Tuesday, February 18, 2014

Suffocating Spongebob - Sponges don't need much oxygen

The sponge used in the experiment, Halichondria panicea.
Credit: Daniel Mills, University of Southern Denmark.  Image source.
In the evolutionary model of the history of life, the first cell appeared in earth's oceans roughly four billion years ago, and for the next 3.4 billion years, individual cells populated our world.  Occasionally, some of these cells joined together to produce simple multicellular organisms, but evolution did not progress beyond that until about 635 million years ago, when the first complex life arose—the precursors to plants and animals.

One of the leading theories about the delay of complex life proposed that oxygen levels were simply too low in the primitive oceans, and that a sudden increase in oxygen levels allowed the first animals to evolve.  However, a study at the University of Southern Denmark has questioned this theory.  Because sea sponges are considered to be the most "primitive" of the animals, researchers collected some sample sponges from nearby waters and tested how well they fared in low-oxygen environments.  To their surprise, they found that at least their test sponge, Halichondria panicea, could survive just fine in oxygen levels 0.5% of today's atmospheric levels.  They concluded, then, that the original animals could have evolved before the oxygen levels took off 635 million years ago.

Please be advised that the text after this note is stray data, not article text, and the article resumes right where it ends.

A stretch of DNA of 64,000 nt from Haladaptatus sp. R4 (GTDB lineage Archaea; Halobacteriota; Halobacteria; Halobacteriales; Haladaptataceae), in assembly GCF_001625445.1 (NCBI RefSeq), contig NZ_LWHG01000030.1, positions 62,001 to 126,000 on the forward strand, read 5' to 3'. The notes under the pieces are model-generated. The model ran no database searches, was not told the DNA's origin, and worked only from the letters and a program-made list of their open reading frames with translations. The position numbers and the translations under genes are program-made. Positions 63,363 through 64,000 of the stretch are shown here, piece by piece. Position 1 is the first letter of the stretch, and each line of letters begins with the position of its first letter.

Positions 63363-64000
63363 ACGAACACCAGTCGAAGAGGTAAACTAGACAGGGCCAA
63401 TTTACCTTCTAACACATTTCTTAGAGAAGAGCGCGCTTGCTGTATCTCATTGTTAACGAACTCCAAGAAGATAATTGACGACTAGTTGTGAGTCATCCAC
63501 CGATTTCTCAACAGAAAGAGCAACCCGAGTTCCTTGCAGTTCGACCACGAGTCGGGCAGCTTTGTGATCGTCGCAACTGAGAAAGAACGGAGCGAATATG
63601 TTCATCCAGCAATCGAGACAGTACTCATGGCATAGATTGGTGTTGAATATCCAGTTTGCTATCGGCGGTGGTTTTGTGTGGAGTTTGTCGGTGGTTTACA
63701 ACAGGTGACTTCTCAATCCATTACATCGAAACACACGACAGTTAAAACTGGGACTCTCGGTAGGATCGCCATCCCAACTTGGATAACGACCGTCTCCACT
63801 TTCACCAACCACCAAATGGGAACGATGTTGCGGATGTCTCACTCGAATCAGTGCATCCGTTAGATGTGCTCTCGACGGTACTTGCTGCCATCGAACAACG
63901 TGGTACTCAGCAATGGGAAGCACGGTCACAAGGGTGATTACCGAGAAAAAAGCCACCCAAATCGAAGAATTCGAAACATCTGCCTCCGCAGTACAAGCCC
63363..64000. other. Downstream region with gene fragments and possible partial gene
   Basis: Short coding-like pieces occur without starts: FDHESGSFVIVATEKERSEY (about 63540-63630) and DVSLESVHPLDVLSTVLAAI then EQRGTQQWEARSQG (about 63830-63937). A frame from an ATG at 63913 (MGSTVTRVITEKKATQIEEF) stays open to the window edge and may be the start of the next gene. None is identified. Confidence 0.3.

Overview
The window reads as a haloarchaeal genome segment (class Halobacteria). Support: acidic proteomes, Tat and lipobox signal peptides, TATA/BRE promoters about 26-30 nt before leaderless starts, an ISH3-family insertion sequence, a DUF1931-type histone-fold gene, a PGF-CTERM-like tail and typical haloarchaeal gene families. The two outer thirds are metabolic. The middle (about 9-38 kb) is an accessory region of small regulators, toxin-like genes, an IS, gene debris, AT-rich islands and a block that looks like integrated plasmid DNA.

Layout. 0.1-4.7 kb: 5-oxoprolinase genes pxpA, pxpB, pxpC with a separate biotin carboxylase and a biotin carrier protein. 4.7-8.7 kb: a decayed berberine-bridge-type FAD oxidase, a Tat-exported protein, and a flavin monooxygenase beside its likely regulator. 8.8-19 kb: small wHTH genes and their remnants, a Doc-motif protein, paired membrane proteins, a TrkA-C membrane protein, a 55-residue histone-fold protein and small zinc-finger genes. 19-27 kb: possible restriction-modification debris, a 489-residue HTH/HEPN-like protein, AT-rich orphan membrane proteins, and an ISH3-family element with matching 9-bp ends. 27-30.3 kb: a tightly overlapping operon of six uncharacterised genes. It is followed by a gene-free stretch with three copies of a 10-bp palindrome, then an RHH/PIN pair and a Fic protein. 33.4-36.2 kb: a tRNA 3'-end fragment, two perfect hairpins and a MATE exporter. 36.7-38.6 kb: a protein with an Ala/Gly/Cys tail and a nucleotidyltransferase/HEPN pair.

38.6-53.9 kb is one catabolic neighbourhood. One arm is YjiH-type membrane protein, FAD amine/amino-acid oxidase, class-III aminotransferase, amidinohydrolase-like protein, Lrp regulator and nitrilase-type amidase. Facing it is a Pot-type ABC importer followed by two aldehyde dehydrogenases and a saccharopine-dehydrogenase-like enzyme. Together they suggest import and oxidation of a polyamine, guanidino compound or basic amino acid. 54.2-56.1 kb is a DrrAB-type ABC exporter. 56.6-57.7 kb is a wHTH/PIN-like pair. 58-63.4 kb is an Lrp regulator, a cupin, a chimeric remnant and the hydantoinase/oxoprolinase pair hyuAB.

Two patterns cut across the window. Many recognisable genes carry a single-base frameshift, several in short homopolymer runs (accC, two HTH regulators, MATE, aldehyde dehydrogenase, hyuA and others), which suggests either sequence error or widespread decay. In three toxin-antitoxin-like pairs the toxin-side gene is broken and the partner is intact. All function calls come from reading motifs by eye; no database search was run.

I was tempted to pass over this story due to its rather boring subject matter, but I decided that it was a good example of the extent of interpretation present in studies of the origin of life.  A casual reader may glance at this study and conclude that scientists have proven that animals evolved just over 635 million years ago, but what did this scientific investigation actually demonstrate?  It showed that sponges don't need much oxygen.  That's it.  The conclusion that animals evolved under low-oxygen circumstances over 635 million years ago is entirely based on assumption and interpretation.  Scientifically speaking, this study may have been beneficial from a zoological standpoint in understanding sea sponges, but it does not prove anything in regards to the origin of complex life.  Only in the context of a naturalistic worldview can this study support such a conclusion, but then the study ceases to be scientific.

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